The Stella Prize announces 2018 shortlist

Women across the creative industries are demanding their voices be heard. Today the publishing world is holding the mic, with The Stella Prize announcing its 2018 shortlist.

First established in 2013, The Stella Prize is named for author Stella Maria Sarah ‘Miles’ Franklin, and celebrates fiction and non-fiction published by Australian women. Coinciding with International Women’s Day, today’s announcement showcases books from an incredibly diverse selection of female authors.

Chair of the 2018 judging panel Fiona Stager, said:

“The six titles shortlisted for the 2018 Stella Prize showcase the incredible breadth of talent in the writing by women in Australia today. The personal interweaves seamlessly with the political as these authors investigate the past, examine the present and re-imagine our future. Ideas about family, identity in all its forms, and politics at both its most profound and intimate levels are themes that connect these six diverse, engaging and original books.”

This year’s shortlist includes:

Terra Nullius by Claire G. Coleman (Fiction)
The Natives of the Colony are restless. The Settlers are eager to have a nation of peace, and to bring the savages into line. Families are torn apart, reeducation is enforced. This rich land will provide for all. This is not Australia as we know it. This is not the Australia of our history. This TERRA NULLIUS is something new, but all too familiar.

The Life To Come by Michelle De Kretser (Fiction)
Pippa is a writer who longs for success. Celeste tries to convince herself that her feelings for her married lover are reciprocated. Ash makes strategic use of his childhood in Sri Lanka but blots out the memory of a tragedy from that time. Driven by riveting stories and unforgettable characters, here is a dazzling meditation on intimacy, loneliness and our flawed perception of other people.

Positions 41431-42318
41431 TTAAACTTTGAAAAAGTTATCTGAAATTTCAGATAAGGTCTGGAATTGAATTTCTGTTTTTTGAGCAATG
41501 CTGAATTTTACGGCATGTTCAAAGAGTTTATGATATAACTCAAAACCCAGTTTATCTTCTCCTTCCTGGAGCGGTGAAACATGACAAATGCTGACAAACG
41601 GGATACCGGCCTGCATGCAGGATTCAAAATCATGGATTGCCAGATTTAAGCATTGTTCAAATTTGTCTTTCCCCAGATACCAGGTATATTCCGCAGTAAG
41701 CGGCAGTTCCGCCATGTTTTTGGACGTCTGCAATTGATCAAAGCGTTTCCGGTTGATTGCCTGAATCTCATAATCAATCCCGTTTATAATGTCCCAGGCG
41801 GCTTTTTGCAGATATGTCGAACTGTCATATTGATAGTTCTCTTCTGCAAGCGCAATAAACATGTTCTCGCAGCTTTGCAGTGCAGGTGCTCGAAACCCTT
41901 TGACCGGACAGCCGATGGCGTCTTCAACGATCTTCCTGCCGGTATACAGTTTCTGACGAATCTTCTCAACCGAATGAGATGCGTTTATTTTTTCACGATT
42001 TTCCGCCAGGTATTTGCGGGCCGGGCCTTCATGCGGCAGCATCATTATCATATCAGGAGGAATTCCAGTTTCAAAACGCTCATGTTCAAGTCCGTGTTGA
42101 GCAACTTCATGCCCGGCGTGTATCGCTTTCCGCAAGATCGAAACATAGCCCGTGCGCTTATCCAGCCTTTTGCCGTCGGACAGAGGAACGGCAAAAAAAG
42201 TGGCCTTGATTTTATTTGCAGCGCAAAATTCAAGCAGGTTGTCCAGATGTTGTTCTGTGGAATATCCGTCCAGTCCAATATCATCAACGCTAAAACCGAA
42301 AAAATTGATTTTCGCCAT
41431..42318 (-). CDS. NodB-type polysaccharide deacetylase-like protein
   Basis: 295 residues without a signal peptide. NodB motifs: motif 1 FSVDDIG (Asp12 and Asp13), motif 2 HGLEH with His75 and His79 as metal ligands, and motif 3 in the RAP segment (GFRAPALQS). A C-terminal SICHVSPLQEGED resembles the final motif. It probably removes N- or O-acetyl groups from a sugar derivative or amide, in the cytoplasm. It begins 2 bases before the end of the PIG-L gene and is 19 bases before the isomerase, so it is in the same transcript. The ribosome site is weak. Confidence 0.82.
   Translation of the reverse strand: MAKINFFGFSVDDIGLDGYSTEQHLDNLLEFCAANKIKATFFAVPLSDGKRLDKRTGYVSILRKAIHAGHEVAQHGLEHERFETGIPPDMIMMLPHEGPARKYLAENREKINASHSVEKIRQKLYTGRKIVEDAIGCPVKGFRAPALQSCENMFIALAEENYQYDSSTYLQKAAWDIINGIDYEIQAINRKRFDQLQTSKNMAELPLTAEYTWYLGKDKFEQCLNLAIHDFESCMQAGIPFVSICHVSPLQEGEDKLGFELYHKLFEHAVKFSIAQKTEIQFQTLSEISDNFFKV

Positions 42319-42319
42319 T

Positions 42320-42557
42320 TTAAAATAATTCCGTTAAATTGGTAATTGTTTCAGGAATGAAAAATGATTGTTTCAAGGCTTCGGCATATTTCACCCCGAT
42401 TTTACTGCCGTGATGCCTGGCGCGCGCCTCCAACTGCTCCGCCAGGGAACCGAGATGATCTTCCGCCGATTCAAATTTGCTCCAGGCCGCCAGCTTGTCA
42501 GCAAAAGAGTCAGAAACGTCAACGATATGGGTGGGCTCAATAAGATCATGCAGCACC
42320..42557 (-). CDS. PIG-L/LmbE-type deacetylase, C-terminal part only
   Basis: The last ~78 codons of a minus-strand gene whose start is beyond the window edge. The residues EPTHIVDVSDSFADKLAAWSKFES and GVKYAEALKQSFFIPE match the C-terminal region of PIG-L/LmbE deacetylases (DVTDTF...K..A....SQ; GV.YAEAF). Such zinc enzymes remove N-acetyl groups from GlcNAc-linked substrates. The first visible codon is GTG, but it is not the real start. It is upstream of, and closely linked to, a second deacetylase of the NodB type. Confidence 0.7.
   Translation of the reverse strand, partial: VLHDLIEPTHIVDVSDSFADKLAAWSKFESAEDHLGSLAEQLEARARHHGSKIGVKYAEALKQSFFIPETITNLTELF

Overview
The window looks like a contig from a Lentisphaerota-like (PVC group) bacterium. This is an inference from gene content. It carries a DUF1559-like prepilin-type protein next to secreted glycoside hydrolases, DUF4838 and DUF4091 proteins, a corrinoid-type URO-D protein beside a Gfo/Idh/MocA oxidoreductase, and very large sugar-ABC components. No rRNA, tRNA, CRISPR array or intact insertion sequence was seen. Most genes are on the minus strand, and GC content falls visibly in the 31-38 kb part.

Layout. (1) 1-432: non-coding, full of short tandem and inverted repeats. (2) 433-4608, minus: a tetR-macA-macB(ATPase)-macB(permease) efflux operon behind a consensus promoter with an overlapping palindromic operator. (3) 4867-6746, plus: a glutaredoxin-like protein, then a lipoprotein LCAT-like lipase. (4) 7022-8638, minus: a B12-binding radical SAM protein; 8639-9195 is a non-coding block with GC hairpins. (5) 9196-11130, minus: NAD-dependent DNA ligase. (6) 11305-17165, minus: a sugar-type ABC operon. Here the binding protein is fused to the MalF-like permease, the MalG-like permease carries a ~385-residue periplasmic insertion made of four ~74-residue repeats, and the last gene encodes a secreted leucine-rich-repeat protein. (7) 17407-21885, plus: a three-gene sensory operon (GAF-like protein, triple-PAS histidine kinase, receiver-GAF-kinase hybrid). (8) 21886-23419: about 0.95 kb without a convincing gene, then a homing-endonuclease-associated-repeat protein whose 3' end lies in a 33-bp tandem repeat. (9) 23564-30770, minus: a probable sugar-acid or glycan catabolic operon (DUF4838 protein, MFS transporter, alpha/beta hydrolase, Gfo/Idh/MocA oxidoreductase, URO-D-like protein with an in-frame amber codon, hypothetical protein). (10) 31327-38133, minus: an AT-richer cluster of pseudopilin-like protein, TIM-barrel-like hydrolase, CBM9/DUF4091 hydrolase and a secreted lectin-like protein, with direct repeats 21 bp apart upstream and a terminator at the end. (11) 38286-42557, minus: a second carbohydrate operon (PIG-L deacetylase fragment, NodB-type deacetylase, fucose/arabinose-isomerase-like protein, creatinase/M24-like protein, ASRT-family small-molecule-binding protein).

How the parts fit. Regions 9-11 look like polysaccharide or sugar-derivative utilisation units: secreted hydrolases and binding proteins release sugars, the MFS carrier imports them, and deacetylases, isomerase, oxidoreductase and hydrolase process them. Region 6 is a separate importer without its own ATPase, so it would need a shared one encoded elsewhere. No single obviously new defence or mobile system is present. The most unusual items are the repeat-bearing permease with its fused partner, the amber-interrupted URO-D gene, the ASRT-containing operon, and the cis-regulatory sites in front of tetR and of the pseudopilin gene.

An Uncertain Grace by Krissy Keen (Fiction)
A novel in five parts by one of Australia’s most inventive and provocative writers. Moving, thoughtful, sometimes playful, it is about who we are—our best and worst selves, our innermost selves—and who we might become.

Tracker by Alexis Wright (Non-Fiction)
Alexis Wright returns to non-fiction in her new book, a collective memoir of the charismatic Aboriginal leader, political thinker and entrepreneur Tracker Tilmouth, who died in Darwin in 2015 at the age of 62.

The Fish Girl by Mirandi Riwoe (Fiction)
Sparked by the description of a ‘Malay trollope’ in W. Somerset Maugham’s story, ‘The Four Dutchmen’, The Fish Girl tells of an Indonesian girl whose life is changed irrevocably when she moves from a small fishing village to work in the house of a Dutch merchant. There she finds both hardship and tenderness as her traditional past and colonial present collide.

The 2018 prize results will be announced on Thursday 12th April, with the winning author taking home $50,000. More information and extracts from the shortlisted works can be found on The Stella Prize website.